William Chew, Kortenberg, Belgium

I agree and after reading this article donated to EIA and Earth Justice but if truth be told I feel in my heart like they should be investigating me and bringing me before the law for my carbon footprint. Giving to charity doesn't absolve me of responsibility for my contribution to global warming but I know for a fact that what I say can go a long way when I go to meetings both locally and even here on the internet. The most powerful use of my time and energy at the moment is to try and get true champions for the environment, peace and all that good stuff into positions of power in government and industry. Imagine the power of thought if people got on board on these issues together.
Dale Lanan, Longmont, Colorado USA

Totally agree. Particularly now that market forces have such a powerful influence on government policy it's essential to have funding for organizations concerned with the "greater good". WWF, Greenpeace and US nonprofits like Public Interest Research Group (PIRG) and the Adirondack Council are my favorite investments!
Kate, Wellesley, Ma USA

Sylvia is absolutely spot on as far as I am concerned. These charities are not in this to make money like some carbon offsetting companies and they should be supported. Lets hope that people read this and decide to give their money to these companies instead of carbon offsetting, then the real work can begin.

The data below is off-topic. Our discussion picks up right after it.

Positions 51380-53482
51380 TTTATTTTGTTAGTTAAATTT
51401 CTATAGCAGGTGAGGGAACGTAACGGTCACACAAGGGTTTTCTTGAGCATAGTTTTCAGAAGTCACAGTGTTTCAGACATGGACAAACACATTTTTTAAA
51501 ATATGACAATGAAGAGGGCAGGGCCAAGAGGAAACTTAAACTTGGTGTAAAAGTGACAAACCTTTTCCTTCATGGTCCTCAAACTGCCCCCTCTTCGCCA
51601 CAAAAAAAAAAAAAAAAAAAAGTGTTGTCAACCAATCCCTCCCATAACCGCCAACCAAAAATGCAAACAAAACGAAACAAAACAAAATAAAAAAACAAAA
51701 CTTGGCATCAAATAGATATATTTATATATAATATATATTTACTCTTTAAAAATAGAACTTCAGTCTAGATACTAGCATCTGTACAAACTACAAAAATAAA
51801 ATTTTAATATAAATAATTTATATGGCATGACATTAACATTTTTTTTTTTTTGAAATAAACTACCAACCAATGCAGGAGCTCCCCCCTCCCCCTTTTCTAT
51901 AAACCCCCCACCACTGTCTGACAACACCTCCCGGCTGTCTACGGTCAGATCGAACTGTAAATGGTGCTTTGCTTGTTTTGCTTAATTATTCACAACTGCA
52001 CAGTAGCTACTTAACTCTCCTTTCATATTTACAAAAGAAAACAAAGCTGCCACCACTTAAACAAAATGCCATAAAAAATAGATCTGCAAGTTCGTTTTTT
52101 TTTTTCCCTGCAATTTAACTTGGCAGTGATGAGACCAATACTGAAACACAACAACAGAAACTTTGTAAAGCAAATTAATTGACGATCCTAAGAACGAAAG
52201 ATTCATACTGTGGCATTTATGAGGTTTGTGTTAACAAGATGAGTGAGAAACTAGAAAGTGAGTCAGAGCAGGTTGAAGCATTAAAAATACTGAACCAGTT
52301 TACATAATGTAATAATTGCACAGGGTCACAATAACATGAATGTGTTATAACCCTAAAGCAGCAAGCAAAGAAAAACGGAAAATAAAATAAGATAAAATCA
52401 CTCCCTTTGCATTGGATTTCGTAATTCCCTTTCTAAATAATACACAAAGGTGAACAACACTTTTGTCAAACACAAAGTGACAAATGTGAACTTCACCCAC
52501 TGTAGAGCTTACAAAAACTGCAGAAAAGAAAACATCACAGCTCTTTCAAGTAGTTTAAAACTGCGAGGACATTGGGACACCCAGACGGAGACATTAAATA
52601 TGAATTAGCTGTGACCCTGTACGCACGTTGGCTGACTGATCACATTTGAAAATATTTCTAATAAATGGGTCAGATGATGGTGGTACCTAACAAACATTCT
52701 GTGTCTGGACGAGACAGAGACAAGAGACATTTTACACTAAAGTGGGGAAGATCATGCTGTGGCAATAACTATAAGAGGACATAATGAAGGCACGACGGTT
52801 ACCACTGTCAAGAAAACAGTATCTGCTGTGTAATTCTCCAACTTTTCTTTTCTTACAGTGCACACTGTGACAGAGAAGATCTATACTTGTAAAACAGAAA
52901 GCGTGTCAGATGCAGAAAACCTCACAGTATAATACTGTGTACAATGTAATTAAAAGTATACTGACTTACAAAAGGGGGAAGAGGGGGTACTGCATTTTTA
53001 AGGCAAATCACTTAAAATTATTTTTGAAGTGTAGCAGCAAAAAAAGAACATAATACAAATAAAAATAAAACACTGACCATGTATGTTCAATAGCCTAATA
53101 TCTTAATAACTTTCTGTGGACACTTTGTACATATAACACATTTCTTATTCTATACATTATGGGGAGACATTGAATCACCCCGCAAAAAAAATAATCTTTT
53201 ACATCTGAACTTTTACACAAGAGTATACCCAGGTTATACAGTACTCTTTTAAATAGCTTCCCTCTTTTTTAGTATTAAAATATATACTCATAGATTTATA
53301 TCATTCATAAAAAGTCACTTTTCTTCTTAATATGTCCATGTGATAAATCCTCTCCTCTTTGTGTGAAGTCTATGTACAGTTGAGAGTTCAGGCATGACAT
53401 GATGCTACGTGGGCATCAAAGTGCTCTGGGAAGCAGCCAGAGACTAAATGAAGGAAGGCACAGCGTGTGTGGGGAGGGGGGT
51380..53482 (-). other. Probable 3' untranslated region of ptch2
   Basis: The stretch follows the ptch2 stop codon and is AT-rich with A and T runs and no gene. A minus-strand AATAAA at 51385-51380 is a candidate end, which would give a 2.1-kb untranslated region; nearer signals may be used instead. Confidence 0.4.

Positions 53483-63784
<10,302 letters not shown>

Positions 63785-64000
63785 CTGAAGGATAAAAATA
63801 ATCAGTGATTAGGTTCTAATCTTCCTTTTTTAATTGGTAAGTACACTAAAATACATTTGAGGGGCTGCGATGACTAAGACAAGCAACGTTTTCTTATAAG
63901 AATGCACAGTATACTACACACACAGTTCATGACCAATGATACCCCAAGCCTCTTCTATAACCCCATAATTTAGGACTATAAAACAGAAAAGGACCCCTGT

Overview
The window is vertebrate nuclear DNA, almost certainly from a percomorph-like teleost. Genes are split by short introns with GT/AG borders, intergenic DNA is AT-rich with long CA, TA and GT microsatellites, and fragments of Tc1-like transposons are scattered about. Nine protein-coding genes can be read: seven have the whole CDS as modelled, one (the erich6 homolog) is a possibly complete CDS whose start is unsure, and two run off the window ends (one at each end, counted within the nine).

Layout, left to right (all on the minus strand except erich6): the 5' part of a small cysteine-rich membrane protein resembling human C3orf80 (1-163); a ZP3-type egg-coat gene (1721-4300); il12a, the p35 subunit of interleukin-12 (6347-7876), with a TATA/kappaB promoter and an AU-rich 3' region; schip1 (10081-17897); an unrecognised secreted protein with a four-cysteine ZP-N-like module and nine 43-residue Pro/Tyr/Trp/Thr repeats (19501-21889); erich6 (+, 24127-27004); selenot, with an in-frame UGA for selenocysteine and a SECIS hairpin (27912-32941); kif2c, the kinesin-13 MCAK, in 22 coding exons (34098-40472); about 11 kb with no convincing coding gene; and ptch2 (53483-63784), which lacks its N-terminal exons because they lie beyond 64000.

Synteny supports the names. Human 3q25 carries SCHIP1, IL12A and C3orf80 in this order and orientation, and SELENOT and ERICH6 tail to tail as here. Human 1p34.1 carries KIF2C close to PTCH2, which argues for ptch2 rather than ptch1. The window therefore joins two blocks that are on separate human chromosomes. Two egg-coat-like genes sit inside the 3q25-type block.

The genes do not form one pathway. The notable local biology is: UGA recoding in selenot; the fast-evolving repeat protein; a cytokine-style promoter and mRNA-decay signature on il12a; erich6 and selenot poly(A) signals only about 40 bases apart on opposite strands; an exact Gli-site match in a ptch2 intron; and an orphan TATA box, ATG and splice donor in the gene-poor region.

Jamie Smith, Aberdeen, Scotland

Makes sense to me. Bit like teach a man to fish..... There are some very important findings that will make me reconsider my charitable donations from now on.
Hugo, Portsmouth

One of the problems facing such charities is their lack of democratic legitimacy, too often representing only the misanthropic views of fanatics in control of the organisation and resulting in a shortfall of public support. Greenpeace and WWF immediately come to mind. Ultimately, national governments are best placed to help bring about change, but Sylvia's aspirations will not be met by invoking the help and assistance of either the EU or the UN. Both are anachronisms; deeply flawed, undemocratic and institutionally corrupt, neither is capable of providing the leadership, credibility or original thinking that is needed. Difficult, isn't it?
Jon Anderson, Farnham

There is no doubt that a loud, persistent challenge to the status quo does make change happen. The challenge for those of us who do not believe we are in the middle of an environmental armageddon is that in reality these charities are actually clouding the truth with the usually pretty hard line environmental agendas. They are therefore alienating the majority of people who in principle are interested in improving the way in which we use our planetary assets anyway, but have neither the desire nor the motivation to wear the hairshirt of environmentalism
Tim Sandford, Glasgow, UK